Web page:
Biomass-fired power plants with higher efficiency could generate more power but also reduce the emission of greenhouse gases, e.g. CO2. Biomass is the largest global contributor to renewable energy and offers no net contribution of CO2 to the atmosphere. To obtain greater efficiency of power plants one option is to increase the temperature and the pressure in the boiler section of the power plant. Raised temperature and pressure increase the demands of the operating materials of the future high-efficient biomass-fired power plants. This requires improved properties, such as higher yield strength, creep strength and high-temperature corrosion resistance as well as structural integrity and safety. Also, the number of start-and-stop cycles will increase, leading to demands on increased material performance under cyclic loading, both from thermal and mechanical loads.
High-temperature austenitic alloys, such as austenitic stainless steels and nickel-based alloys, possess excellent mechanical and chemical properties at the elevated temperatures and under the cyclic loading conditions of today’s biomass-fired power plants. However, today austenitic stainless steels are design to withstand temperatures up to 650 °C in tough environments. Nickel-based alloys are designed to withstand even higher temperatures in tough environments. Austenitic stainless steels are more cost effective than nickel-based alloys due to a lower amount of expensive alloying elements. However, the performance of austenitic stainless steels at the elevated temperatures of the future operation conditions in biomass-fired power plants is not yet fully understood.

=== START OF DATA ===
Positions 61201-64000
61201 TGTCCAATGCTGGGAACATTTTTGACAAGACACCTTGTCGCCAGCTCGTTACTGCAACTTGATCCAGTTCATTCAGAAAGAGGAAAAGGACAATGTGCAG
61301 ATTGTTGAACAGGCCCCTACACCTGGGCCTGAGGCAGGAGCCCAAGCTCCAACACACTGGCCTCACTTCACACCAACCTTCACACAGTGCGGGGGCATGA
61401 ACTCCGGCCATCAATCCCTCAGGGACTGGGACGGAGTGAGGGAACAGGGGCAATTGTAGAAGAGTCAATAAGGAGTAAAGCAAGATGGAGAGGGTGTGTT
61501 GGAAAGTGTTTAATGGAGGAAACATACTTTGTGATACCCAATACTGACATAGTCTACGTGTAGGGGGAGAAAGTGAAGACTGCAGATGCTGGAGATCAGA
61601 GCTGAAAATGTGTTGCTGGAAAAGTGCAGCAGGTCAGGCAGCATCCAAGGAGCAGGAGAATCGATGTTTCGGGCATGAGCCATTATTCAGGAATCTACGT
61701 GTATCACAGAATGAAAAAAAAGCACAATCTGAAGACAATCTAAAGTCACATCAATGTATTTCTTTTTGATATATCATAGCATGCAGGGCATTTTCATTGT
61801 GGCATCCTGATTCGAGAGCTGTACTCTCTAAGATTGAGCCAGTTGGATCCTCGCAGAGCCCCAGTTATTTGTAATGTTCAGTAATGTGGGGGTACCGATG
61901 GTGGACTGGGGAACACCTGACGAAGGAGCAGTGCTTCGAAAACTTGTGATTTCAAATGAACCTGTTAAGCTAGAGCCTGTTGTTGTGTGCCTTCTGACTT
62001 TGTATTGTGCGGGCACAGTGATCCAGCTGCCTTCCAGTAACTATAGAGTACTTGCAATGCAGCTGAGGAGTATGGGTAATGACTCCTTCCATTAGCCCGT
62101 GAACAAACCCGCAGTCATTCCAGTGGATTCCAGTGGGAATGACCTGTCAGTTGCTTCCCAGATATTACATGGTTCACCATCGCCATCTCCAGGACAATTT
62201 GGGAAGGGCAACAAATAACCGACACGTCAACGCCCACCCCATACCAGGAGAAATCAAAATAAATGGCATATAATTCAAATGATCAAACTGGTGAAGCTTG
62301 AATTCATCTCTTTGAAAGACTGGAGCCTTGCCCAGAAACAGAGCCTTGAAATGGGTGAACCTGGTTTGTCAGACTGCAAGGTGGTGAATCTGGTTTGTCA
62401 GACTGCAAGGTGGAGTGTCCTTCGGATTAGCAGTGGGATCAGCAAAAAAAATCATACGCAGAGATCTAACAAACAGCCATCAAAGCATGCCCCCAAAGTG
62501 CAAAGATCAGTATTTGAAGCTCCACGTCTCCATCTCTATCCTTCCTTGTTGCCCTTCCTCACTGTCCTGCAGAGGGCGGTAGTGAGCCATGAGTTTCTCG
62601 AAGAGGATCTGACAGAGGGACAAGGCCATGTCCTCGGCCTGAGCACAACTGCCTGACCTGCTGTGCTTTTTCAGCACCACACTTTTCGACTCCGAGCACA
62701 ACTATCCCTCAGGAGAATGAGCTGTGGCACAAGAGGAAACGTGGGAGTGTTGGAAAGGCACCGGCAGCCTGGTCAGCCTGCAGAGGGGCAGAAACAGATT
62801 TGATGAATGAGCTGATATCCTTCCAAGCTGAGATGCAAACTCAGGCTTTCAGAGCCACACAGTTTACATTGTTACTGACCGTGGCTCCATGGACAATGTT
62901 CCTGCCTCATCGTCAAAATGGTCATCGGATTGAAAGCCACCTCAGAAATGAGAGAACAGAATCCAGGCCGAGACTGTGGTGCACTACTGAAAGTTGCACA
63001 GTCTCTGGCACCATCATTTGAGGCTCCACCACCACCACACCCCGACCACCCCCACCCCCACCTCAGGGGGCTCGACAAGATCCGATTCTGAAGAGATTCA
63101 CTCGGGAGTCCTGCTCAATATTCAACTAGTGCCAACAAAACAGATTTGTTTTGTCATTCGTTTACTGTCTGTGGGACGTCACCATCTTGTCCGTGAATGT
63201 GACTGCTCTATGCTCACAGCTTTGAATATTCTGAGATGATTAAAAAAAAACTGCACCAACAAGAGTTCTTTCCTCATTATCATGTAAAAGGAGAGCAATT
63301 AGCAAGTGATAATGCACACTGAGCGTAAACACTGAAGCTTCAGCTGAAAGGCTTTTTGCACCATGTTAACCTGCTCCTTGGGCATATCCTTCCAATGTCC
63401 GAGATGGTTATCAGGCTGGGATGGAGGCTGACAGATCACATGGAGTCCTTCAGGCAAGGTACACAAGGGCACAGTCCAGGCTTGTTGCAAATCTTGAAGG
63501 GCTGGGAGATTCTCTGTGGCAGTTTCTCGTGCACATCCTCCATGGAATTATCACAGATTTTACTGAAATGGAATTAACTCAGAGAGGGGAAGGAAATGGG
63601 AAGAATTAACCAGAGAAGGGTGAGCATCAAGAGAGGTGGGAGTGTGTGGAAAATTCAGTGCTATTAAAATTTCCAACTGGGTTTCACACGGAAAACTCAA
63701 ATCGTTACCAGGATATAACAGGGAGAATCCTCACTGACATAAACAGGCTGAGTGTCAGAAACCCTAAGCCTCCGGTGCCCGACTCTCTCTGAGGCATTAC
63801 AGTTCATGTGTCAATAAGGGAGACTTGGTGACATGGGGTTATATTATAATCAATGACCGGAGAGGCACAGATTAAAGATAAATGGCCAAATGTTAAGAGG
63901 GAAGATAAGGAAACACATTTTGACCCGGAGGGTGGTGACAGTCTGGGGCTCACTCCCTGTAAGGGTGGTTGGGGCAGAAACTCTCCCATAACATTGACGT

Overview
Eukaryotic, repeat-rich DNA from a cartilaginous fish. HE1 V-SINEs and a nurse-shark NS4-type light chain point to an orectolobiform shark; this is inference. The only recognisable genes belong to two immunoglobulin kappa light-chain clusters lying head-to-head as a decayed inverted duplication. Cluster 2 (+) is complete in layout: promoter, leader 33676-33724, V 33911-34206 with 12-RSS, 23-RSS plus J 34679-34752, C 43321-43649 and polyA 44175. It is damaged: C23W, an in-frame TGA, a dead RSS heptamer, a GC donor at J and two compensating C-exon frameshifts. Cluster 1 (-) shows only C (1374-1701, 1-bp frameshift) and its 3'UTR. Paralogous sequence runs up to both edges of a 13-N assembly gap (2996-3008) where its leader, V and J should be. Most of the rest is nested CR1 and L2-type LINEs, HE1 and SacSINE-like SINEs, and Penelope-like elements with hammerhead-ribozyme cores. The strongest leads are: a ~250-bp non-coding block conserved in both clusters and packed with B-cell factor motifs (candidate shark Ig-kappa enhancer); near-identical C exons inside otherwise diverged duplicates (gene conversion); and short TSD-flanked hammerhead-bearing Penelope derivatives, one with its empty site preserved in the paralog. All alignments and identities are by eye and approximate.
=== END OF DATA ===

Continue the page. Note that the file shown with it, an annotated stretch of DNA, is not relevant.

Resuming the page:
Aims of the research
The research aims to increase the knowledge of the influence of long term high-temperature ageing on mechanical properties, the influence of very slow deformation rates at high-temperature on deformation, damage and fracture mechanisms, and the influence of high-temperature environment and cyclic operation conditions on the material behaviour. In the long term, this research can contribute to material development to achieve the transition to more sustainable power generation by biomass-fired power plants.
Mechanical testing such as impact toughness tests, uniaxial tensile tests at elevated temperatures using varies strain rates and creep and fatigue interaction tests are used in the research. Also, thermal testing such as long term ageing and thermal cycling in water vapour environment are used. Microscopy is used to analyse the microstructure of the mechanical and thermal tested materials.